Stomach   14      10.10    139   
          Intestine or Rectum   17      18.97   90   
          Other Digestive   14      16.06    87   

        RESPIRATORY SYSTEM
      91      50.04    182    .000
          Nose, Nasal Cavities, etc.     0       0.43      -   
          Larynx     1       2.26    44   
          Trachea, Bronchus, Lung   90      46.98    192    .000
          Other     0       0.37      -   

        LYMPHATIC AND HEMATOPOIETIC TISSUE
      10      14.29    70   

        OTHER SPECIFIC MALIGNANT NEOPLASMS
      29      34.71    84   
          Bone     0       0.62      -   
          Kidney     4       3.72    108   
          Bladder     0       3.67      -   
          Brain     4       6.37    63   
          Prostate     2       5.92    34   
          Skin     3       2.41    124   
          All Other   16      12.01    133   

    3. DISEASES OF THE CIRCULATORY SYSTEM
    232    304.97    76   
          Ischaemic Heart Disease 174    234.58    74   
          Cerebrovascular Disease   23      33.46    69   
          Other   35      36.93    95   

    4. DISEASES OF THE RESPIRATORY SYSTEM
      36      31.65    114   
          Chronic Interstitial Pneumonia   11       1.44    763    .000
          Influenza, Pneumonia,
          Bronchitis, and Asthma
      17      23.55    72   
          Other     8       6.66    120   

    ACCIDENTS, POISONING, AND VIOLENCE
    183       1.47    225    .000

    Note: 1. Uranium miners with previous gold mining experience
              2. Some numbers do not sum due to rounding
              3. Not all causes of death are shown

    TABLE 8

    MORTALITY DATA
    COHORT 3B: GOLD AFTER URANIUM

    CAUSE OF DEATH
    OBSERVED    EXPECTED    SMR    P-VALUE

    ALL CAUSES
    39    19.38    201    .000

    ALL DISEASE CAUSES
    24    14.82    162    .017

    1. INFECTIVE DISEASES
      0      0.11      -   
          Silicotuberculosis   0      0.00      -   
          Pulmonary Tuberculosis   0      0.02     -   
          Other Tuberculosis   0      0.01      -   
          All Other Infective Diseases   0      0.08      -   

    2. MALIGNANT NEOPLASMS
      8      3.96    202    .041

        DIGESTIVE ORGANS
      2      1.15    174   
          Stomach   0      0.25      -   
          Intestine or Rectum   1      0.48    209   
          Other Digestive   1      0.42    238   

        RESPIRATORY SYSTEM
      4      1.27    316    .019
          Nose, Nasal Cavities, etc.   0      0.01      -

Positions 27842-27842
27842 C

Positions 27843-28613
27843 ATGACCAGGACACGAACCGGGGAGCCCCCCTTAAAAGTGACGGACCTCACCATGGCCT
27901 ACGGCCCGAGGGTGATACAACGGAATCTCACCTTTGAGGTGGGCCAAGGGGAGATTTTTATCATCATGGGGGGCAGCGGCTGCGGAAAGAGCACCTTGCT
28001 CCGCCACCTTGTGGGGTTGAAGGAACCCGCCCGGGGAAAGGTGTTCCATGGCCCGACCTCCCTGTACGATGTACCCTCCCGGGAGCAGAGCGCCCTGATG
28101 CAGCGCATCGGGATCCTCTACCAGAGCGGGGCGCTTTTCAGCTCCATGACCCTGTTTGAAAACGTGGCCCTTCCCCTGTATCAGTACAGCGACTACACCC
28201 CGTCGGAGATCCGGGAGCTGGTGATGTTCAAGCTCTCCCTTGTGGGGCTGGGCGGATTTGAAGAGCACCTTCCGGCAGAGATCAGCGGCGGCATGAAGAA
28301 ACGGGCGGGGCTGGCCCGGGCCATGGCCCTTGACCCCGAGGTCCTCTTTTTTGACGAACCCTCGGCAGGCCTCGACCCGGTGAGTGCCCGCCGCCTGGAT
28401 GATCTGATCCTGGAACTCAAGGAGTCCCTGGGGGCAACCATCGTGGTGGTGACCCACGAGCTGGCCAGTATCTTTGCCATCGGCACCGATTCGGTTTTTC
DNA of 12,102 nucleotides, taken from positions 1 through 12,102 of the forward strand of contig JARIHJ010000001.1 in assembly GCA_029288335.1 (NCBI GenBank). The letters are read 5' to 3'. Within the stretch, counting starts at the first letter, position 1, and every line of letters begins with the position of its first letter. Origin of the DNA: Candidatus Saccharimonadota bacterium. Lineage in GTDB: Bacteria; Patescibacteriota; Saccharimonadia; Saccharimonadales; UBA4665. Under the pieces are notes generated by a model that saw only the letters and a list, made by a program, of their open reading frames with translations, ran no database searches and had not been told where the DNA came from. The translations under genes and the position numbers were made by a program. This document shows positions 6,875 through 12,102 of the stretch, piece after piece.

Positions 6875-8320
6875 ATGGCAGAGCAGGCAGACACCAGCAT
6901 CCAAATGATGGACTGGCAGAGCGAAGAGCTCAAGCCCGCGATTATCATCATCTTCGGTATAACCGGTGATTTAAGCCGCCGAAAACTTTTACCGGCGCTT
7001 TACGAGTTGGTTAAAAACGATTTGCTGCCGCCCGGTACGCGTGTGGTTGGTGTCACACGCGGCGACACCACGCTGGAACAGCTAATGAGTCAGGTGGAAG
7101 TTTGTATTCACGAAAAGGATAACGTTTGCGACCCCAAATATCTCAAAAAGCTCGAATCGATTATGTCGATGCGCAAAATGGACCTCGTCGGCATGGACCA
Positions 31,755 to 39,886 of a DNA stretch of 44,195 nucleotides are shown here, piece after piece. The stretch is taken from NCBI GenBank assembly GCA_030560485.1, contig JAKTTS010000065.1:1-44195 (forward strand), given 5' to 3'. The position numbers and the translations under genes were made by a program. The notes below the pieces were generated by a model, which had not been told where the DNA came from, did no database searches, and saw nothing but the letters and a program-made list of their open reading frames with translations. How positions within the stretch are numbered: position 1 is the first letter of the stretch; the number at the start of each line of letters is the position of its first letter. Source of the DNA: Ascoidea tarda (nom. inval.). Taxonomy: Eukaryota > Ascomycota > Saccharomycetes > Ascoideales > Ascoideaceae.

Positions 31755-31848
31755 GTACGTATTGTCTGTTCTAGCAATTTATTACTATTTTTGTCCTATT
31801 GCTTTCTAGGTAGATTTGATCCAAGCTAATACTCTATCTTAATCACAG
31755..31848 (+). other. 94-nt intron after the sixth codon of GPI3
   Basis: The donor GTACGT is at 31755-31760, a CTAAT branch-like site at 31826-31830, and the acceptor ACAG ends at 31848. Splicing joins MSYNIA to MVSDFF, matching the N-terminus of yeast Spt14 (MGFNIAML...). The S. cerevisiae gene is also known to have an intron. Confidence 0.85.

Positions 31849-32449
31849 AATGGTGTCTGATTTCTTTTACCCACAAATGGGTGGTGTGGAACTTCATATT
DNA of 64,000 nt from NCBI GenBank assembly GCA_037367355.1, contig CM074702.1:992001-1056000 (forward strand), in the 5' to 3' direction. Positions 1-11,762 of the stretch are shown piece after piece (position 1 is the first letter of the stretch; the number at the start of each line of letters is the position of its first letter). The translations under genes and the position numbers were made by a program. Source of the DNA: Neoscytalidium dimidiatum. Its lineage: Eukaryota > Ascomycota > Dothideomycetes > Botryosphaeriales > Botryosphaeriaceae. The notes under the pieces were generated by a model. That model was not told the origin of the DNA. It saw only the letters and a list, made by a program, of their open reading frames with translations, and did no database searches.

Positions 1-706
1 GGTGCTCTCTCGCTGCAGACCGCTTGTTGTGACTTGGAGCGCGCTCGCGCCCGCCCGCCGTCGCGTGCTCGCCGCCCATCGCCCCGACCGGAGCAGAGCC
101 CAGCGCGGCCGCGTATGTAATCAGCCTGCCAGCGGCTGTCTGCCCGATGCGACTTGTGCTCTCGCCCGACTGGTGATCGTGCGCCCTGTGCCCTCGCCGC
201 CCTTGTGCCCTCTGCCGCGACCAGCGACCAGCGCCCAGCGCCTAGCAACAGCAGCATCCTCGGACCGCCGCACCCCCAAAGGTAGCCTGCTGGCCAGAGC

Larynx   0      0.06      -   
          Trachea, Bronchus, Lung   4      1.18    339    .014
          Other   0      0.01      -   

        LYMPHATIC AND HEMATOPOIETIC TISSUE
      1      0.51    196   

        OTHER SPECIFIC MALIGNANT NEOPLASMS
      1      1.04    96   
          Bone   0      0.02     -   
          Kidney   1      0.11    928    .011
          Bladder   0      0.07      -  
          Brain   0      0.25      -   
          Prostate   0      0.09      -   
          Skin   0      0.11      -   
          All Other   0      0.39      -   

    3. DISEASES OF THE CIRCULATORY SYSTEM
      8      7.48    107   
          Ischaemic Heart Disease   6      5.78      104   
          Cerebrovascular Disease   0      0.76      -   
          Other   2      0.94    213   

    4. DISEASES OF THE RESPIRATORY SYSTEM
      2      0.73    274    .076
          Chronic Interstitial Pneumonia    0       0.03      -   
          Influenza, Pneumonia,
          Bronchitis, and Asthma
      1      0.54    185   
          Other   1      0.16    639    .022

    ACCIDENTS, POISONING, AND VIOLENCE
      15      4.56    329    .000

    Note: 1. Some numbers do not sum due to rounding
              2. Not all causes of death are shown

    TABLE 9

    MORTALITY DATA
    COHORT 4: NOGOLD

    CAUSE OF DEATH
    OBSERVED    EXPECTED    SMR    P-VALUE

    ALL CAUSES
    605    546.77    111    .013

    ALL DISEASE CAUSES
    389    430.00    90   

    1. INFECTIVE DISEASES
        2       3.38    59   
          Silicotuberculosis     0       0.02      -   
          Pulmonary Tuberculosis     0       0.77      -   
          Other Tuberculosis     1       0.34    292    .094
          All Other Infective Diseases     1       2.24    45   

    2. MALIGNANT NEOPLASMS
    132    113.53    116    .083

        DIGESTIVE ORGANS
      28      33.64    83   
          Stomach     6       7.39    81   
          Intestine or Rectum   16      14.08    114   
          Other Digestive     6      12.17    49   

        RESPIRATORY SYSTEM
      63      37.08    170    .000
          Nose, Nasal Cavities, etc.     0       0.38      -   
          Larynx     1       1.77    56   
          Trachea, Bronchus, Lung   62      34.58    179    .000
          Other     0       0.36      -   

        LYMPHATIC AND HEMATOPOIETIC TISSUE
      10      13.87    72   

        OTHER SPECIFIC MALIGNANT NEOPLASMS
      31      28.95    107   
          Bone     1       0.65    153   
          Kidney     0       3.01      -   
          Bladder     1       2.28    44   
          Brain     6       6.60    91   
          Prostate     5       3.02    165   
          Skin     0       2.75      -   
          All Other   17      10.65    169    .024

    3. DISEASES OF THE CIRCULATORY SYSTEM
    194    222.79    87   
          Ischaemic Heart Disease 139    172.10    81   
          Cerebrovascular Disease   29      22.92    127   
          Other   26      27.78    94   

    4. DISEASES OF THE RESPIRATORY SYSTEM
      24      22.00    109